Hurley approves emergency declaration
April 16, 2020
By TOM LAVENTURE
The resolution acknowledges the COVID-19 pandemic has impacted, or is anticipated to impact the city. The emergency conditions create a situation where the governing body is unable to "meet with promptness," after which Mullard declared that a state of emergency existed from March 20 until the council could meet to consider the resolution.
The council resolution on Thursday ratified the Mullard proclamation and extended the mayor's emergency powers granted by the proclamation through April 21.
A letter from city attorney Raymond O'Dea, recommended that all city employees be considered as essential workers and therefore excluded from the first coronavirus relief act known as the extended Family Medical Leave Act. The city should consider personnel in law enforcement, public works, and anyone necessary to carry out city operations as first responders and exclude other employees from essential worker status on a case-by-case basis, the letter said.
In his report to the council, Hurley Police Chief Chris Colassaco referred to the O'Dea letter, saying that he would present a resolution to the council at its next meeting to consider.
Colassaco said he is scheduling officers on 12-hour rotating shifts in order to work fewer days each week which will reduce overall exposure to the public. Front line workers come in contact with more people each day and officers can expect to be among the first who are exposed to the coronavirus, he said.
That requires preparing to continue services while staff are out sick for an extended period, he said. The police union views the plan as a temporary need without substantive changes to the contract, he said.
"We started by scrounging up needed cleaning supplies to keep the cars clean and then keeping the office running and finding gear to protect the officers," Colassaco said.
Working in conjunction with the Iron County Sheriff's Office, the Iron County Health Department, Iron County Emergency Management, and partnering agencies in Michigan, the officers were able to secure masks and gowns to wear should they need to go into certain situations where they are at immediate risk of exposure to coronavirus, he said.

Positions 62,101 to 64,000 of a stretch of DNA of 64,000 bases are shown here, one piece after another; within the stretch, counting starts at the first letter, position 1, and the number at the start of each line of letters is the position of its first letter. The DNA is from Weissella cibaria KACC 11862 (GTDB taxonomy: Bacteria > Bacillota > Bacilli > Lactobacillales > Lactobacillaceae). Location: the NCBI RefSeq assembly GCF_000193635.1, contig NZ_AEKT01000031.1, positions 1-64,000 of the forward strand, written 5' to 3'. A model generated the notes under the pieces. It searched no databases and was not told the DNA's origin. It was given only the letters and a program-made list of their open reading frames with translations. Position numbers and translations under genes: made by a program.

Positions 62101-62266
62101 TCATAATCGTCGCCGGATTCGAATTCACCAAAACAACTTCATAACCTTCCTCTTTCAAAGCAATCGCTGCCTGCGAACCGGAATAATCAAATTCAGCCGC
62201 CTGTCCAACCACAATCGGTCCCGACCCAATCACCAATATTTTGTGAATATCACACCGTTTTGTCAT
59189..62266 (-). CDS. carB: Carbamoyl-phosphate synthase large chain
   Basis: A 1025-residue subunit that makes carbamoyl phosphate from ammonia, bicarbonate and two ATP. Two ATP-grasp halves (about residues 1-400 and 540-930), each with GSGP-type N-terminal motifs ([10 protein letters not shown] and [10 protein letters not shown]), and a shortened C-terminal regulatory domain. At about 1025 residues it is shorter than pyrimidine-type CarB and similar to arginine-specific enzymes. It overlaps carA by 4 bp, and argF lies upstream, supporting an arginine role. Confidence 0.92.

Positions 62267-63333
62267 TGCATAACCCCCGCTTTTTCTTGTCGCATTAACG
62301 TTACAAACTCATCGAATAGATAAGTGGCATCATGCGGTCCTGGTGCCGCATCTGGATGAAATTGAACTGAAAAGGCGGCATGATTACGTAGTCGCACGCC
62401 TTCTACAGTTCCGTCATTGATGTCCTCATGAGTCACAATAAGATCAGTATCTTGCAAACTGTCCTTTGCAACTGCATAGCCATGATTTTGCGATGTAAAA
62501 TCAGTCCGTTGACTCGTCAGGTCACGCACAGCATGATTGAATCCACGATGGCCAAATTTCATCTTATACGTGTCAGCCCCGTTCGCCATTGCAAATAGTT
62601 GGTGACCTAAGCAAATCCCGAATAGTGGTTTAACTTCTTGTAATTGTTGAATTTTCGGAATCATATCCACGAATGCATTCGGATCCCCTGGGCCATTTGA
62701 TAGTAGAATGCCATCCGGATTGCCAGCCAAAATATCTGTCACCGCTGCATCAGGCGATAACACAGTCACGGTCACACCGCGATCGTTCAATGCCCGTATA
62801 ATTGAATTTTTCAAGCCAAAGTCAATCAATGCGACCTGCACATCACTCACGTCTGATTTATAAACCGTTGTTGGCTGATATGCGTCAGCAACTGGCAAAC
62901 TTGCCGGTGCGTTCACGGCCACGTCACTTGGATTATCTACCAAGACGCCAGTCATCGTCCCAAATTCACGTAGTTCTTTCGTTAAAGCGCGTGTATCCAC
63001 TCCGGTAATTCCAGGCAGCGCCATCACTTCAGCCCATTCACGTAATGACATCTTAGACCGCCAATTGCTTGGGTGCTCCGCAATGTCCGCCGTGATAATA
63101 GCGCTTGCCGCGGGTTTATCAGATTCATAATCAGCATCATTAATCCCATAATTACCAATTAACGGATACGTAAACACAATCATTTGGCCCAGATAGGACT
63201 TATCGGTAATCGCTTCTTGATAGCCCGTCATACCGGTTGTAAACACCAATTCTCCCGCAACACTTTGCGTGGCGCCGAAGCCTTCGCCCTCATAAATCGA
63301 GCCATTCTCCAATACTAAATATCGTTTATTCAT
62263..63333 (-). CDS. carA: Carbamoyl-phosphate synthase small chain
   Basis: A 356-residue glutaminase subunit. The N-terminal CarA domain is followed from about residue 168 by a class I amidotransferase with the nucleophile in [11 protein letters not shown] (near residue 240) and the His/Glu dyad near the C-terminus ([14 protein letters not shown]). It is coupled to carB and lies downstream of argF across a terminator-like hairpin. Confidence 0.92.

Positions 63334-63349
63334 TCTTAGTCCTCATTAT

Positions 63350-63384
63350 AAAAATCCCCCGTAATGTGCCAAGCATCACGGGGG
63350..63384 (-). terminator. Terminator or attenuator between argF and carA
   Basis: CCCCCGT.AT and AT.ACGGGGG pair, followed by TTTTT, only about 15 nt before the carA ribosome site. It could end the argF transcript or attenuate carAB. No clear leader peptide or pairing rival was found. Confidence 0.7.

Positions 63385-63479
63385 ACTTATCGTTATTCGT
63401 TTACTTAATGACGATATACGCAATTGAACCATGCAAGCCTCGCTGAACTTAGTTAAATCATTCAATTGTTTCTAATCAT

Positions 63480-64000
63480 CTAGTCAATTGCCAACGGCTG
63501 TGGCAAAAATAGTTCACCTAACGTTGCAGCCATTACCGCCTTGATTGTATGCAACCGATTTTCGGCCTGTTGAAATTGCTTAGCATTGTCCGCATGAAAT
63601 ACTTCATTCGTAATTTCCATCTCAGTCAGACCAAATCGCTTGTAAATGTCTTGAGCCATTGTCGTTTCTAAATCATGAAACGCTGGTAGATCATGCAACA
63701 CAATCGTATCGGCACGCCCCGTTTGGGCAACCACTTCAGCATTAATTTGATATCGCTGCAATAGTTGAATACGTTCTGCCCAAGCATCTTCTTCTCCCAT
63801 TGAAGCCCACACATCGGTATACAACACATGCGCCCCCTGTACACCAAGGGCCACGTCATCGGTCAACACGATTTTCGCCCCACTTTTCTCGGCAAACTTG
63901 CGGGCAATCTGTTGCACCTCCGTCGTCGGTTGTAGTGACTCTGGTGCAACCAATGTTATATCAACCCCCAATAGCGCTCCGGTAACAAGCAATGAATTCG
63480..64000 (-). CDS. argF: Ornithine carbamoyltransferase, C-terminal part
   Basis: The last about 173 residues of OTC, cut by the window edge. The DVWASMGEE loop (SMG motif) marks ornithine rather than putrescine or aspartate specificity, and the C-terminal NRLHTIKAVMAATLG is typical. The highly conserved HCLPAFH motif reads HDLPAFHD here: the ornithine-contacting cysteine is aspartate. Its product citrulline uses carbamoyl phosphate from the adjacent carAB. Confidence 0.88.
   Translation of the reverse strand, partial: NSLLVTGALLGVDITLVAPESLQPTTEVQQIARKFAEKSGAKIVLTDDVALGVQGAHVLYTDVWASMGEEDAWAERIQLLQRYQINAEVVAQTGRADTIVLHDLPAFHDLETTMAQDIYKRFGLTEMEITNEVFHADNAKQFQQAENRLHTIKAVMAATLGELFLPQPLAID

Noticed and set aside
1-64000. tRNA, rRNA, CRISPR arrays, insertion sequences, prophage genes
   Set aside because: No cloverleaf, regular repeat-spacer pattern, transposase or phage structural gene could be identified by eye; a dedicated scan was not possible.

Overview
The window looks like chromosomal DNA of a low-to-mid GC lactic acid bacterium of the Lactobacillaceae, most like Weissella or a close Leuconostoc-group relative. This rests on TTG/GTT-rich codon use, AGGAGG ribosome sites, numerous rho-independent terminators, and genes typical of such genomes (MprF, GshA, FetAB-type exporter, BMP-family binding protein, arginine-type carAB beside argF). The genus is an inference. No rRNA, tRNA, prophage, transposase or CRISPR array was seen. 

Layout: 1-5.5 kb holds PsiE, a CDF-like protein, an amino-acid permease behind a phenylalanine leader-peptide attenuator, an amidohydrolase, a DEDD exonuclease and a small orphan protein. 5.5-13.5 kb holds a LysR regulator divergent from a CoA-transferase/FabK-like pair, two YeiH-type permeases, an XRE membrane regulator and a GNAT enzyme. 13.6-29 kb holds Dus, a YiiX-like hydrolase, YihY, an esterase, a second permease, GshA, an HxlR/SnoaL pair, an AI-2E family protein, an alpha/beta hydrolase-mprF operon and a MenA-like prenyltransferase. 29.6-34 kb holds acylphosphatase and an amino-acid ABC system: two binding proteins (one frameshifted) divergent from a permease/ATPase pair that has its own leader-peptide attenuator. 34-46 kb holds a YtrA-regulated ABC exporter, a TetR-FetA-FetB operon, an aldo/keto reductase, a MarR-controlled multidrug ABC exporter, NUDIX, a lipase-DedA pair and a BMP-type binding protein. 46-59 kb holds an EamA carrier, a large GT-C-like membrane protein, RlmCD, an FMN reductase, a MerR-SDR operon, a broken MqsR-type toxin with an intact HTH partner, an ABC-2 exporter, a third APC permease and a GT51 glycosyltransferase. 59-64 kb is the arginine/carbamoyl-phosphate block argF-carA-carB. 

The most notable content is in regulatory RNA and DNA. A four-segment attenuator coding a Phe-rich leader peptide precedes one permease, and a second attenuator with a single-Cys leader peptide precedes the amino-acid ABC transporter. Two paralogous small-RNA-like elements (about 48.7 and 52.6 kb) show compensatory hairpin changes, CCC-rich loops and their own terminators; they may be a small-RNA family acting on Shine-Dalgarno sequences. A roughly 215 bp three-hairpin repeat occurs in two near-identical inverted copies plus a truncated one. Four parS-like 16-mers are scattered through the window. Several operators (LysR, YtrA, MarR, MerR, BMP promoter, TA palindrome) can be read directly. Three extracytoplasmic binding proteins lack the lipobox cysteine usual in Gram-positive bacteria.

"Everybody in this city has been working, obviously, very hard to get us through this tough time," Colassaco said. "It's going to continue. It's not going to be easy but we'll find ways to make it through the next couple of months and I don't foresee it going anywhere anytime sooner than that."
The department is responding to Gov. Tony Evers' orders as they come in and the challenge to respond immediately with all the required changes, he said. The vast majority of the community is complying and doing what they are supposed to do, he said.
"I know that this is difficult and everybody is struggling," Colassaco said. "I suspect it's going to get worse before it gets better but everybody just needs to hang on."
Compliance becomes a bigger challenge the longer people are required to stay in place, he said. As the weather improves that will make it even more difficult, he said.
"As miserable and tough as this is, it's working," Colassaco said, referring to the relatively low COVID-19 cases as compared to surrounding counties.
In the public comment portion of the meeting Mullard thanked the city council and city staff for their support during his time as mayor. Mullard did not seek reelection for the April 7 spring election and it was announced Monday that council member Jay Aijala had won the mayoral contest.
In other business, the council approved a bartender's license to Andrea Marie Graves.
In order to practice social distancing during the COVID-19 pandemic the Hurley City Council held its Tuesday meeting in the fire department truck bay.